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#FloViz challenge entries

#NeonStats kindly designed by Chelsea Parlett-Pelleriti featuring Florence Nightingale’s quote “To understand God’s thoughts one must study statistics”.

Florence Nightingale’s famour polar area or rose diagram (also known as coxcomb) has been well studied through history. We asked our followers to create their interpretation of these popular plots in any media or software they wished and these are the fantastic results from the #FloViz challenge.

We would like to highlight the collaborative spirit and discussion that has been created by the participants during the past 9 days, where code has been provided, feedback has been shared and mutual support has been shown. Please check the hashtag #FloViz to follow these fascinating #dataviz conversations.

Adult entries

In order of submission the adult entries to the challenge are:

1

Reproduction of the coxcombs in R, by Edward Gunning (University of Limerick)

Code and additional info: https://github.com/edwardgunning/FlorenceNightingale

2

Reproduction of second set of coxcombs representing Manchester mortality in R, by Edward Gunning (University of Limerick)

Code and additional info: https://github.com/edwardgunning/FlorenceNightingale

Edward has summarised his two entries in the form of an infographic:

3

Animated coxcomb showing overlapping sectors in R, by Dan Miller

4

Stacked bar chart showing mortality by cause for British soldiers in the Crimean War in R, by Will Ball (Edinburgh Napier University)

Code: https://github.com/will-ball/FloViz

5

Facetted bar chart in R by Will Ball (Edinburgh Napier University)

Code: https://github.com/will-ball/FloViz

6

Facetted bar chart with free scales in R, by David Henderson (Edinburgh Napier University)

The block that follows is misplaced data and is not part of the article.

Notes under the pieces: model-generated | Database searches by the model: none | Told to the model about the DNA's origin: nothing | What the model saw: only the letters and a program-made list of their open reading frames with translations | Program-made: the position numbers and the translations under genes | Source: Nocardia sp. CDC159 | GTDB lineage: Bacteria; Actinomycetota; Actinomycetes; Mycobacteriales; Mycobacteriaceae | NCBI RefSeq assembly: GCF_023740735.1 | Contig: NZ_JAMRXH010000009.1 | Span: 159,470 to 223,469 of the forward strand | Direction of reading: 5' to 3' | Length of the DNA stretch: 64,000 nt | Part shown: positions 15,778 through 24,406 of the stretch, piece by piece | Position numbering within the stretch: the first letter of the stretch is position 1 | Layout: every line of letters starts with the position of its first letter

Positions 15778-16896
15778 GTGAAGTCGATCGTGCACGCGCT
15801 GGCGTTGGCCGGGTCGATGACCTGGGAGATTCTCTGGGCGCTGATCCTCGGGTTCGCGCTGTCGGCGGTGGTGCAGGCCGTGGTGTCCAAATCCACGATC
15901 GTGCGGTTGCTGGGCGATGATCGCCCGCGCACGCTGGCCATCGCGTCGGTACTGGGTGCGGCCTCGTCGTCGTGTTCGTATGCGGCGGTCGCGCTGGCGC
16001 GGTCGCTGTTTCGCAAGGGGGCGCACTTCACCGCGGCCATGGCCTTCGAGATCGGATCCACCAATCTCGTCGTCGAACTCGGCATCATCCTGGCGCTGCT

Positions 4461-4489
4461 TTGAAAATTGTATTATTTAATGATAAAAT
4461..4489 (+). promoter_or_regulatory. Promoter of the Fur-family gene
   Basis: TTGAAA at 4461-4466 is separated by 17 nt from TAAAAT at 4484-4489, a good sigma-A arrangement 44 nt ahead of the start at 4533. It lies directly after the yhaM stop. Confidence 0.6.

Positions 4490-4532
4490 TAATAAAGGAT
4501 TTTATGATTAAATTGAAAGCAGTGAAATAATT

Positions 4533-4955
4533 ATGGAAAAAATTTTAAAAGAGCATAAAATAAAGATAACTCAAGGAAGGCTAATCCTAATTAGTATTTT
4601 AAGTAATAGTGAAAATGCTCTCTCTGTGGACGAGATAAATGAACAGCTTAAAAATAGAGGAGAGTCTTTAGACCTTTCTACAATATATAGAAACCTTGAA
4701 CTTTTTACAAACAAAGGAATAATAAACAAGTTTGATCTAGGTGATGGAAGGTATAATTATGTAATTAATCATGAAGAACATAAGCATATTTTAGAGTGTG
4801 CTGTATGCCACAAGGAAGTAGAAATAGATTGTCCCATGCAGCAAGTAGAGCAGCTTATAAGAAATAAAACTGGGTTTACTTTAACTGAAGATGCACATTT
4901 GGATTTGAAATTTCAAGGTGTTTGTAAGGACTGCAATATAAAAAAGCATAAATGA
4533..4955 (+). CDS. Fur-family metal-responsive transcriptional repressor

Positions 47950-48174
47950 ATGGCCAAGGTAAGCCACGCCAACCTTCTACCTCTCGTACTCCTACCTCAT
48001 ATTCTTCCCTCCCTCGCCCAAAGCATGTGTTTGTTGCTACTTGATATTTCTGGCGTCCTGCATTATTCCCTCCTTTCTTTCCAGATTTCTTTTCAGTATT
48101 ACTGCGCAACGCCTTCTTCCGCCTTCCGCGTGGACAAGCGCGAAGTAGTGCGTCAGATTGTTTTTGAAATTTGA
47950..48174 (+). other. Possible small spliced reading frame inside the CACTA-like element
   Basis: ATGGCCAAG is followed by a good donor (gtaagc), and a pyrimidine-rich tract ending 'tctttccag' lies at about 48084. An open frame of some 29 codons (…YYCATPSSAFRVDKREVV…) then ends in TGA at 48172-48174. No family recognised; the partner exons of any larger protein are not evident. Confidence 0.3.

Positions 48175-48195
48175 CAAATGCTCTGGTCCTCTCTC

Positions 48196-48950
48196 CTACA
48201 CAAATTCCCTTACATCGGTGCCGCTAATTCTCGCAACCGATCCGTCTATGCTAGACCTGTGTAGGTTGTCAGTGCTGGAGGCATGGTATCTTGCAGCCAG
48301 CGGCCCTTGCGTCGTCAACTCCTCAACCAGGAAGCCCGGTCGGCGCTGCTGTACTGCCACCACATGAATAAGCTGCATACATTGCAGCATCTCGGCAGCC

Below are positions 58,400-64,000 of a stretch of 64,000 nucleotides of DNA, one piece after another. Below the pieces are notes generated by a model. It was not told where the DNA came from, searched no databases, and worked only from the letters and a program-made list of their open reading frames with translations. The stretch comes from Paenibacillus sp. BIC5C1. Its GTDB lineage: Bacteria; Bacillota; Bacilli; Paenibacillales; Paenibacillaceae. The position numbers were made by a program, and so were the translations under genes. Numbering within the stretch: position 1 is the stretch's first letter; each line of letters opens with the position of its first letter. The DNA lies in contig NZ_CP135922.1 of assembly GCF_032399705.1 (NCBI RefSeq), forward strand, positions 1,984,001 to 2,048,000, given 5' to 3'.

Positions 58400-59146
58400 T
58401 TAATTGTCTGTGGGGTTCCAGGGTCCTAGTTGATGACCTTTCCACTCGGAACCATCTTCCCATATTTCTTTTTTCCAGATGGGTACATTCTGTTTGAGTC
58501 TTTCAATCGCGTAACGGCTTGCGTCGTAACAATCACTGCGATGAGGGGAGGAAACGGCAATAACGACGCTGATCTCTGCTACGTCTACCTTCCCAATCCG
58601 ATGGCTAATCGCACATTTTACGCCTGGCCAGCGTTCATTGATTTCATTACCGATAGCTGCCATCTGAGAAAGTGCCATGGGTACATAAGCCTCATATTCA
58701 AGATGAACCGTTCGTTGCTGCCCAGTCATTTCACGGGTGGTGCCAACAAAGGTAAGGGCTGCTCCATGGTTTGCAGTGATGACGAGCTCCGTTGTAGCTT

Code: https://github.com/davidhen/floviz/blob/master/floviz.md

7

Simplified bar chart version in R, by David Henderson (Edinburgh Napier University)

Code: https://github.com/davidhen/floviz/blob/master/floviz.md

8

Animated visualisation of the annual rate of deaths attributed to preventable infection in R, by Sian Bladon (University of Manchester).

Code: https://github.com/sianbladon/Data-Viz/blob/7f5db689e5ac5fa372763252cacf9f1948d8e5bd/FloViz%20Challenge%20-%20May%202020

9

Animated comparison of monthly mortality rate over time by cause of dealth and estimated army size in R, by Graham Wheeler (University College London).

Code: https://github.com/graham-wheeler/FloViz

10

Area plot of deaths by causes, by James Jackson

11

Mortality bubbleplot in Jupyter, by Roddy Jaques

Code: https://github.com/RoddyJaques/RSSFlorenceNightingaleComp

Children entries

In order of submission the children entries to the challenge are:

1

Beautiful Florence’s pet owl Athena made with coxcomb-like shapes, by Nandita Das.

2

Impressive plots and website, by Eider Díaz de Argandoña.

We’ll announce the winners of the prizes tomorrow 12th May 2020 at noon (GMT+1).

The three winning prizes in each category will win one of these amazing badges designed by Heidi Gardner (Science on a Postcard).

Just for fun

In order to get the challenge started, we produced some fun reinterpretations, see below!

We even got our own hex sticker! Thanks to Edward Gunning for coding this!

Let’s continue celebrating Florence Nightingale pioneering work by keeping the hashtag #FloViz alive. Please continue tweeting your visualisations and we’ll circulate them. Who knows, there might even be some sparee badges 😉


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